First, we don’t know how long the prime minister will remain in post. This is obviously important, not least given Theresa May herself has seemingly singlehandedly been defining the kind of Brexit Britain should seek. Yet there is more to it than that. A leadership election would take time, and eat up yet more of the two years stipulated by the EU for the Article 50 process. It would also open the rift within the Conservative party over Brexit. Always a good spectator sport. Never a recipe for effective government.

Second, we don’t know how parliament will behave. Much has been made of the "soft Brexit majority" in the Palace of Westminster. But remember last June? When the significant majority of pro-remain MPs were expected to kick up a fight over Brexit? The same MPs who nodded the triggering of article 50 through with hardly a glance? We just do not know yet how MPs will behave.

And their behaviour will be shaped by both inter and intra-party dynamics. Both the large parties are internally divided over Brexit. The Labour leadership seems happy to leave the single market. Many Labour MPs, in contrast, are fundamentally, and publicly, opposed to the idea. Whether loyalty (not least given the prospect of another election) triumphs over opinions on the EU remains to be seen.

As it does for the Tories. I imagine the phrase "do you really want to risk a Corbyn government" will soon trip off the tongue of every government whip. Whether this threat will prove effective is anyone’s guess. Tory Remainers certainly seemed to rein in their criticism of the prime minister following the "chocolate trousers" affair. Maybe this was simply a case of keeping their powder dry until the legislation needed to make Brexit work hits parliament in the autumn. We’re about to find out. And it will matter much more now the Tories have lost their majority.  Indeed, I think this, more than anything else, is why the prime minister called the election in the first place.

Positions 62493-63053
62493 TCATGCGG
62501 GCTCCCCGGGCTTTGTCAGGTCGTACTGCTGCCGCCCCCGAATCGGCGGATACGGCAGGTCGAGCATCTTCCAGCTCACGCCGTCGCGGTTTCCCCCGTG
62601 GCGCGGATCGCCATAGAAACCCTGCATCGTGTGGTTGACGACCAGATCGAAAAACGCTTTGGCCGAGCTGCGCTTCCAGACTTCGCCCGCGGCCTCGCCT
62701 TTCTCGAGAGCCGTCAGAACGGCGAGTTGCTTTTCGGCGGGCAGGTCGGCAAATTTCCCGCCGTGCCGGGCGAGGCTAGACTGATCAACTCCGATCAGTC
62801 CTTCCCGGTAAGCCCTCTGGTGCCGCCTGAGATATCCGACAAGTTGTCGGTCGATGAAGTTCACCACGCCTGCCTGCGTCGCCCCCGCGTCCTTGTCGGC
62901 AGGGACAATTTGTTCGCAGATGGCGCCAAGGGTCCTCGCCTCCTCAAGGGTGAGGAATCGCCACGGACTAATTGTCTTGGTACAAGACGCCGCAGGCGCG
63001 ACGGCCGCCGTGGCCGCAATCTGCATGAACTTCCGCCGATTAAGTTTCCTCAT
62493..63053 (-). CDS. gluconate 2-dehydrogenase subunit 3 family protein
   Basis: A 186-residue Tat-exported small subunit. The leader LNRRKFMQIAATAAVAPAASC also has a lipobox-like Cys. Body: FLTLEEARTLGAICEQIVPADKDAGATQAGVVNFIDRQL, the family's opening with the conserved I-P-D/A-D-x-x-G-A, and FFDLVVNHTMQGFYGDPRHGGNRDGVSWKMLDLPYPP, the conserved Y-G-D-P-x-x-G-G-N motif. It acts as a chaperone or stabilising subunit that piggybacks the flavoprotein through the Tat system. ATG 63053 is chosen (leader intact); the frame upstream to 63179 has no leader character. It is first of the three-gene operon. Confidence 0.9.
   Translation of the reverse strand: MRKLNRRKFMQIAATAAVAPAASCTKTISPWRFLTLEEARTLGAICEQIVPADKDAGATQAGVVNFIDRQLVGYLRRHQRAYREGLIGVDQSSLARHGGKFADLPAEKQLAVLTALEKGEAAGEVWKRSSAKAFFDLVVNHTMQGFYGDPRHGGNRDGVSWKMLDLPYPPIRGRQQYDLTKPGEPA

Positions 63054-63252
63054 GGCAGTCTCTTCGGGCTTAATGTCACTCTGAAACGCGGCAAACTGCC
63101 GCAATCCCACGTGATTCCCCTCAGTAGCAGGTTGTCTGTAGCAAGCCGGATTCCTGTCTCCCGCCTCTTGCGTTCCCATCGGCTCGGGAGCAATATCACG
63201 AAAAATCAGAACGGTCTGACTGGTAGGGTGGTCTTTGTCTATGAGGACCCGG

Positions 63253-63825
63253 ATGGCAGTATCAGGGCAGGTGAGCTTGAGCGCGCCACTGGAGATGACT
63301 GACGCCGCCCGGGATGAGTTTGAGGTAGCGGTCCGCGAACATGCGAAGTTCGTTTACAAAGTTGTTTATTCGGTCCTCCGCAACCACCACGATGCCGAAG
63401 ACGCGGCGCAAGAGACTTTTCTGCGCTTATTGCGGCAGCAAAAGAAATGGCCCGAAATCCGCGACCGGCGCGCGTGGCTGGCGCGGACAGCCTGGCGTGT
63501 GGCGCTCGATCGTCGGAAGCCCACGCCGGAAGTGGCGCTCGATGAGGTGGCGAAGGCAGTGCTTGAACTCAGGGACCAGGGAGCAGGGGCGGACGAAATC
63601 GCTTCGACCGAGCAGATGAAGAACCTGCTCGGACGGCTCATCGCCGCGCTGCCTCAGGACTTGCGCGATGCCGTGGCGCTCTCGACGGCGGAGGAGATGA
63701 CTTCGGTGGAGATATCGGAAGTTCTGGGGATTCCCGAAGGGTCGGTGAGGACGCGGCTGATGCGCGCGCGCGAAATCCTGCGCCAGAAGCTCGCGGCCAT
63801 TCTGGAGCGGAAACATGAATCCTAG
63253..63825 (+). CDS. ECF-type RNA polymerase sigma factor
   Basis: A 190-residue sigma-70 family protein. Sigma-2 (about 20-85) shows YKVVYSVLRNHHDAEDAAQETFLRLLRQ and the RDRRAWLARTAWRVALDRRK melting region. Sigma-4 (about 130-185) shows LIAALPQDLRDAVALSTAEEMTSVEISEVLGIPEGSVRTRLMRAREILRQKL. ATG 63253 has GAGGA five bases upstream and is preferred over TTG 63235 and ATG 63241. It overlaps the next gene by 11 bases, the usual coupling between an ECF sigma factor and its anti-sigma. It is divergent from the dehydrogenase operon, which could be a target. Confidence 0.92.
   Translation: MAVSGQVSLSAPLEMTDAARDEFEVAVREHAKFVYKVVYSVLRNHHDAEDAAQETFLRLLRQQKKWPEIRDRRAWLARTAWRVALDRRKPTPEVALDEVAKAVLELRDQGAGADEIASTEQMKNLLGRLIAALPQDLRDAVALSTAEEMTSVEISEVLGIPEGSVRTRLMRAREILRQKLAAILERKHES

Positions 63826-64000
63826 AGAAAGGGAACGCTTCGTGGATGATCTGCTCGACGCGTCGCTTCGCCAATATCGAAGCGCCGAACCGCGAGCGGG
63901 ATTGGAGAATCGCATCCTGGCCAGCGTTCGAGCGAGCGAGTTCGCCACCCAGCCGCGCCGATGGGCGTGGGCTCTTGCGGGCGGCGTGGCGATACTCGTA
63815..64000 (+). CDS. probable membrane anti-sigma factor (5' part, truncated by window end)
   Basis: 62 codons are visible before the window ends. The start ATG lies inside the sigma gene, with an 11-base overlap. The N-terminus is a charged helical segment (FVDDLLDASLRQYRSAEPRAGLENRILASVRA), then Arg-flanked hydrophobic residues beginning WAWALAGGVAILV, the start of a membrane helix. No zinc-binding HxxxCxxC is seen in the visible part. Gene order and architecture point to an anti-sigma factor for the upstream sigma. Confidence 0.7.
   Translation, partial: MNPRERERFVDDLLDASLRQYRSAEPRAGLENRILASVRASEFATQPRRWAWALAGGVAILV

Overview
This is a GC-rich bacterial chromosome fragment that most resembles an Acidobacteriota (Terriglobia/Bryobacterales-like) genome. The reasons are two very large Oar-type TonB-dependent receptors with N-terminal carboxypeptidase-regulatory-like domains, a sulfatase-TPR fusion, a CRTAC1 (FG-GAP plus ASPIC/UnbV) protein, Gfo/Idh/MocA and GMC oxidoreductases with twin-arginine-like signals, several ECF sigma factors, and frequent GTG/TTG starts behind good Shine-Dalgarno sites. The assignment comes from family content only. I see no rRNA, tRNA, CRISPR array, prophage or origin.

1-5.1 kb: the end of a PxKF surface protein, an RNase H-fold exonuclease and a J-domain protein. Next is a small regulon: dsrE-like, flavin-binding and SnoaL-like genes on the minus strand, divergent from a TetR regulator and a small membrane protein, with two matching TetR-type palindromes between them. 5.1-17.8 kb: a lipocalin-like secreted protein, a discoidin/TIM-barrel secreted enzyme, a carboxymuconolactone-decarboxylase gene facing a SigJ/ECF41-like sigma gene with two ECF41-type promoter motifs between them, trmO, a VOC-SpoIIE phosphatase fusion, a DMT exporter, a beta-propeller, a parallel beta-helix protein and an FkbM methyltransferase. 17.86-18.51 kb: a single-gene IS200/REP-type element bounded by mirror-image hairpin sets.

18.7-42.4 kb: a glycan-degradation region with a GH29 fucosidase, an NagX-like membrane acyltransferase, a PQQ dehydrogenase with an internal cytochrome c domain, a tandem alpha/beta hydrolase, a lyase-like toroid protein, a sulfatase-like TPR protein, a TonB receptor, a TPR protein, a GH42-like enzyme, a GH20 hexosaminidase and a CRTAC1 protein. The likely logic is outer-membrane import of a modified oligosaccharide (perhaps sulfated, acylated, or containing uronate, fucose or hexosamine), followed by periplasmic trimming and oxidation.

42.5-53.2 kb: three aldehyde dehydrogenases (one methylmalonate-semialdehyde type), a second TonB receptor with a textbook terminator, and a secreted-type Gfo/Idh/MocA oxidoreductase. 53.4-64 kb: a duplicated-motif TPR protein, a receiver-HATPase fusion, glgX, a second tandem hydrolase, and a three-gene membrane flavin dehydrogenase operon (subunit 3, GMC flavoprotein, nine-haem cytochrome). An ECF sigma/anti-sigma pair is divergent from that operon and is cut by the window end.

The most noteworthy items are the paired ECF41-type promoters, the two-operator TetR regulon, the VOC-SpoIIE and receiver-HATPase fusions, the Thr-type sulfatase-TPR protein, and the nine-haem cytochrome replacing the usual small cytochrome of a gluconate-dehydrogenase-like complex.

One crucial determinant of how MPs behave will be what public opinion does. Regular polling by YouGov since the referendum has, until recently, shown virtually no movement in attitudes towards Brexit. Around 52 per cent think it was a good idea, and around 48 per cent a bad one. Sound familiar? There has in recent weeks been what could best be described as a slight wobble. What we don’t know is what will happen in the weeks to come. Should the polls show a swing away from Brexit, might politicians swing with it, increasing the pressure on the PM to modify and soften her stance?

Turning from Westminster to Whitehall, will a government with no majority adopt a different style to a government with a small one? This matters, particularly when it comes to business. The May Government before the election was notable for the way it put politics above economics, focusing on the need to ‘take back control’ even if this meant the potential for real economic damage. A number of business leaders report getting short shrift when they visited ministers to voice their concerns.

But can a weak government be so dismissive? We know what most businesses want – certainly the kinds of business that get to knock on ministerial doors. They want single market and customs union membership. They want, in other words, a soft Brexit. Chancellor Philip Hammond, it would seem, has been listening to them from the start. Will his colleagues now start to do so too?

And if government policy does start to shift, this in turn will open up a whole host of new unknowns. Most importantly, might the EU be open to some sort of deal whereby we limit free movement but get some kind of single market membership? That discussion has simply not happened, because of the way in which Theresa May closed it off by stipulating a hard Brexit.

Most EU observers think a compromise is unlikely in the extreme. Yet while the EU won’t be more generous to a non-member state than to a member state, there is no reason a non-member state should buy into all of core EU principles entirely, so there might be some room for compromise. Again, we don’t know. And we won’t unless we decide to ask.

So many questions, so few answers. That is the story of Brexit to date. One year on, and those answers are about to get clearer.

Anand Menon is the director of The UK in a Changing Europe. Read their report: EU referendum: one year on to find out more.